Create a first draft
Write all your qualifications, experience, employment history, personal history, hobbies, and interests, including all relevant information under headings. Now write down everything you have gained personally from these experiences – skills, insights, personal growth (in paragraphs). At this stage just write as many pages as you need to get the brainstorming process done – only later will we be concerned with cutting it down.
Filter out the unimportant
You can’t tell potential employers your entire history, but you can highlight the important details for them: these will include skills, insights, and abilities that you have been able to develop, as well as your academic qualifications and what you gained from your studies and experience.
Keep it concise!
- Eliminate unnecessary details.
- HR departments have lots to do, so don’t make the mistake of asking them to read through an unnecessarily long CV. HR departments won’t read a lengthy CV if they are short on time, short on patience, or have a lot of CVs to wade through.
- Remember that there may be a pile of CVs a foot high for some positions!
- CVs should be around two pages in length, although it may be longer if you must describe a lot of relevant work experience. Even a two-page CV is of no advantage if it’s full of information that isn’t reasonably applicable to the position you’re qualified or applying for. Use the space only if you need it to fully disclose your accomplishments.
Include the Basic information
Even if you have entered this information into an HR site, you should still include it on your CV. When the recruiter makes the call to say you have been accepted, your CV is the only document he or she will hold in their hands. Make sure it at least has all your personal information such as:
- Telephone Number
- Date of Birth
- Nationality, including visa and work permit status.
- Languages (level for both written and verbal
- Driving License (if you have one)
State long term objectives
What are your short- and long-term career aims and objectives?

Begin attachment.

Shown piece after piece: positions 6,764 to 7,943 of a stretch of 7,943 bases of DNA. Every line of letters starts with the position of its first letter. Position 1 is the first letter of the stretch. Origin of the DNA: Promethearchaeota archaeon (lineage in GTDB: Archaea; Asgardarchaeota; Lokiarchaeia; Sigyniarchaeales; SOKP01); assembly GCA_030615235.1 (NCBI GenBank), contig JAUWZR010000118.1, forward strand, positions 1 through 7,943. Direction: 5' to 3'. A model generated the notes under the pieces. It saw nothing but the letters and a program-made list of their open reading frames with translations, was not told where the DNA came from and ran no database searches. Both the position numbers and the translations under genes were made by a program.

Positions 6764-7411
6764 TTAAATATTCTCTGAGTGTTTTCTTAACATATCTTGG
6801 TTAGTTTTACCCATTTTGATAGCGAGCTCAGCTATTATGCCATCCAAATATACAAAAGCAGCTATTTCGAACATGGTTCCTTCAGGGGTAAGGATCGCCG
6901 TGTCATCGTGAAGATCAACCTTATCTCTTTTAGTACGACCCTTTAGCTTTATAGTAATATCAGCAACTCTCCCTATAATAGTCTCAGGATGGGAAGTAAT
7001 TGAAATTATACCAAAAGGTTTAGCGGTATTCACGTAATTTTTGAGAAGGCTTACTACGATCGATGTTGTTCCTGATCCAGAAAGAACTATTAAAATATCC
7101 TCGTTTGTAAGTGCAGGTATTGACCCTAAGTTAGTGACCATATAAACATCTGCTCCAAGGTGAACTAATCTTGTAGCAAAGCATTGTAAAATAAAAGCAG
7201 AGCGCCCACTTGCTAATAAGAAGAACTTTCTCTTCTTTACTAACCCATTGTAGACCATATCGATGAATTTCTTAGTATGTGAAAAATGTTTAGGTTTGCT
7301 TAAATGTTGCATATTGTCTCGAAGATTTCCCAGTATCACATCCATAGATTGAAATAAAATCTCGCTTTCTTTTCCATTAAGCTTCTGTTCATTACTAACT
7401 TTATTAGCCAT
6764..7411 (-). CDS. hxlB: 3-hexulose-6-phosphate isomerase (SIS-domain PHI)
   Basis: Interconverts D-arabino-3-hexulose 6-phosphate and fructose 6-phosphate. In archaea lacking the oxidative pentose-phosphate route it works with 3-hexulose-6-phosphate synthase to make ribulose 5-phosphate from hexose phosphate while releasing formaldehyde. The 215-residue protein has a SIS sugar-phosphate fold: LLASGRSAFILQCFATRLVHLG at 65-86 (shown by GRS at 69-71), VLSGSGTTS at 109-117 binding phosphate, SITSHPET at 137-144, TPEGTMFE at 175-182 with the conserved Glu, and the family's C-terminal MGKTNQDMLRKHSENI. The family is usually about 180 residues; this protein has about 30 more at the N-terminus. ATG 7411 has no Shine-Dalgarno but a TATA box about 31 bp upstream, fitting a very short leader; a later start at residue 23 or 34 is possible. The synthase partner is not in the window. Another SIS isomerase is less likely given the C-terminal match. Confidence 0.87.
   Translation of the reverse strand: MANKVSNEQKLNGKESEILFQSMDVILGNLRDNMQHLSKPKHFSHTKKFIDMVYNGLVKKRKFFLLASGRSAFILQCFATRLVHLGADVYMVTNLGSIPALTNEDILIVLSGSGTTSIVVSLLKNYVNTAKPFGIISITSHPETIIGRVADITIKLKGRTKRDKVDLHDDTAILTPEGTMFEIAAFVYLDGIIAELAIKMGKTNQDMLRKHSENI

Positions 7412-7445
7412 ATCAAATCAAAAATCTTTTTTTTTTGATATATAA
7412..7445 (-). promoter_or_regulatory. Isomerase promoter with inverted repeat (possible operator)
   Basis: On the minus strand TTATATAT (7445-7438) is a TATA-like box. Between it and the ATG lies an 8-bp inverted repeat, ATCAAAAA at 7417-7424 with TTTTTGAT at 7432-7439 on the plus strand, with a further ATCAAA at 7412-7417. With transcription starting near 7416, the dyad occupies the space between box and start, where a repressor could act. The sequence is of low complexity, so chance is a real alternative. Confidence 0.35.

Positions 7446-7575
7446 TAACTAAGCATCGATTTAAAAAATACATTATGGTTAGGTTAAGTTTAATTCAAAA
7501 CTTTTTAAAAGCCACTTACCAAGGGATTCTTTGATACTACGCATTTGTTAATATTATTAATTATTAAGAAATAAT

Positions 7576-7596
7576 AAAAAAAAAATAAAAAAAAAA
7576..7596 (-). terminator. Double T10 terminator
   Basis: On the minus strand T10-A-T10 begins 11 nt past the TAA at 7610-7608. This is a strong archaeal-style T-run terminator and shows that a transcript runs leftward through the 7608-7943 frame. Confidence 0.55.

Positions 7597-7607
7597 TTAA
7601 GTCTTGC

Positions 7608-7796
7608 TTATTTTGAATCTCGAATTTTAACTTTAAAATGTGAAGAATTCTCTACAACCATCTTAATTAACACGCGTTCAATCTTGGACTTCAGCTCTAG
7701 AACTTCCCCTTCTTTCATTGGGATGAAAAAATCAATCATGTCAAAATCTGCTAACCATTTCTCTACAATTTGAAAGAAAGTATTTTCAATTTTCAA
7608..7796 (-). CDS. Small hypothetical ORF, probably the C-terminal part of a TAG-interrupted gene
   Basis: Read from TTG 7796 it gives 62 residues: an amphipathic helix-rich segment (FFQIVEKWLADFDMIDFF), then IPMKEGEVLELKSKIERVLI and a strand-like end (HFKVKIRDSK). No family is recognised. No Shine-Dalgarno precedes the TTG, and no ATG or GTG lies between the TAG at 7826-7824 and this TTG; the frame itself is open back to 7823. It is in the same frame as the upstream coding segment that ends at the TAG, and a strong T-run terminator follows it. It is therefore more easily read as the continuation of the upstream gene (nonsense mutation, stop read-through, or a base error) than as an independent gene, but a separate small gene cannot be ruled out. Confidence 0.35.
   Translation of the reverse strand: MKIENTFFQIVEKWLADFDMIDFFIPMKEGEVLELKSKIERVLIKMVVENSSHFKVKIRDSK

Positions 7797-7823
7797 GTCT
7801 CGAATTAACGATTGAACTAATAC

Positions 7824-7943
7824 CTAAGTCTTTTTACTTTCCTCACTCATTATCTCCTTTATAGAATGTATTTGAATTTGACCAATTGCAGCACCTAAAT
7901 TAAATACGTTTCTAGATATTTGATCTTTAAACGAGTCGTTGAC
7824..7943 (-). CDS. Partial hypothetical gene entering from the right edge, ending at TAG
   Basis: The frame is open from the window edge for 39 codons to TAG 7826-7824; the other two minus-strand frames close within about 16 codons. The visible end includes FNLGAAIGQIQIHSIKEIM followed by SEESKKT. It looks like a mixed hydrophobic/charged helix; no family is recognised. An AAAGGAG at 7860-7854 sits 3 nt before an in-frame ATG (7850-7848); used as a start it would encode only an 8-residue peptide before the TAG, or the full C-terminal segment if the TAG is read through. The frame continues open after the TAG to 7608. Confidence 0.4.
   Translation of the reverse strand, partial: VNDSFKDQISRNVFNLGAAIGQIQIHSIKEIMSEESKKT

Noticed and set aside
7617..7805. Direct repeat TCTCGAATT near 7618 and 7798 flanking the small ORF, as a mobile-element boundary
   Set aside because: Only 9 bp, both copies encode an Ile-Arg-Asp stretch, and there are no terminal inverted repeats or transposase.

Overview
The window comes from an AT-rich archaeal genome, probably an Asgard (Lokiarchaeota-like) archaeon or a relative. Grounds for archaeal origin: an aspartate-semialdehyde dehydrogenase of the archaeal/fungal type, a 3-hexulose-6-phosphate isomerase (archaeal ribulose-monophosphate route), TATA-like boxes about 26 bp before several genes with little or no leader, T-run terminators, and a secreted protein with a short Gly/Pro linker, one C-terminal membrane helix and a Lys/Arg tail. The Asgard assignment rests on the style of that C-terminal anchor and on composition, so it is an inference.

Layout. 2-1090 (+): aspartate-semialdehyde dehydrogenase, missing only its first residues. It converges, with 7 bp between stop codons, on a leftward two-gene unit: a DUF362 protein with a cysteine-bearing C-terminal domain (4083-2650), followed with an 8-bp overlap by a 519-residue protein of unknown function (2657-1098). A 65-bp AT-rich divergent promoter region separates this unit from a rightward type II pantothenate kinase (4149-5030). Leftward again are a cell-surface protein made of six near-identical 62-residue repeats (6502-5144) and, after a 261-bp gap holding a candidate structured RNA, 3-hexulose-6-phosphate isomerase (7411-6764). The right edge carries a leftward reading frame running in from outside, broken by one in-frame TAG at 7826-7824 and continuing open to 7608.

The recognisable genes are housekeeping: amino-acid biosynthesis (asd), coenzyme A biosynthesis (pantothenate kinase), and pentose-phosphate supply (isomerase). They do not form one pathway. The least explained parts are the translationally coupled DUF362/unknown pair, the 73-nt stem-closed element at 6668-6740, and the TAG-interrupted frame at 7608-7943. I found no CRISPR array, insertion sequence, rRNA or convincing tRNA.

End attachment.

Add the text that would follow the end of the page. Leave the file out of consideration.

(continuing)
Do you have any preferences for the type of work you want to undertake? (Don’t be too restrictive. It is better to be general about your career aspirations at this stage, for example, Business Related, Management).
Don’t include short term objectives
Your short-term objectives should be clearly articulated in your cover letter. If you do include objectives, be specific. Vague statements, such as “Looking to utilise my engineering skills” or “seeking a rewarding position” add nothing to a CV and may in fact make you appear insincere.
Include your Employment history
All your employment is important whether it is part-time, temporary, voluntary, vacation work or Saturday only. It should be presented in reverse chronological order, most recent first.
Give dates, name of employer, job titles etc.
Include your education history
List your most recent qualifications first, including:
- Dates, Institution – Name of Degree Course etc.
- Degree Classification. It is not necessary to list all the modules you have studied.
- Technical qualifications
- Achievements / Positions of Responsibility
Include Hobbies / Interests
Use “power words” such as “developed,” “managed,” and “designed” to emphasise your accomplishments. Stick your chest out and don’t be afraid to tell people what you’ve done.
Produce a well organised professional document
You’ll generate a better response from your curriculum vitae if it is well organised and is packed with relevant information to match and support your professional, academic or career objective.
There is a huge difference between making the most of your experience and exaggerating or falsifying it. A falsified CV can be easily spotted by a recruiter or employer (if not immediately then certainly through the interview process), and if it doesn’t prevent you from getting the job, it will cost you the job later.
Use good document layout.
- Make your CV easy on the eyes. Use normal margins (one inch at the top and bottom, one and a quarter inch on the sides) and don’t cram your information onto the page.
- Allow for some “white space” between the different sections.
- Avoid unusual or exotic font styles; use simple fonts with a professional look.
- Do not use more than two fonts throughout the entire document. If you aren’t sure of the fonts to use, try a sans-serif font like Arial or Helvetica for the headings, and a serif font such as Times Roman for the rest of the text.
Put the good stuff at the start
One big mistake that job seekers often make is to list very important data in the lower sections of their job descriptions. As you compile statements for your CV, prioritise them by importance, impressiveness, and relevance to the job you want.
Remember that a strong statement, which uses power words and quantifies, will affect every statement under it.
Read through your CV. Ask someone else to read through your CV carefully once you are finished. When you have been working on your CV for hours, it can be difficult to spot the errors.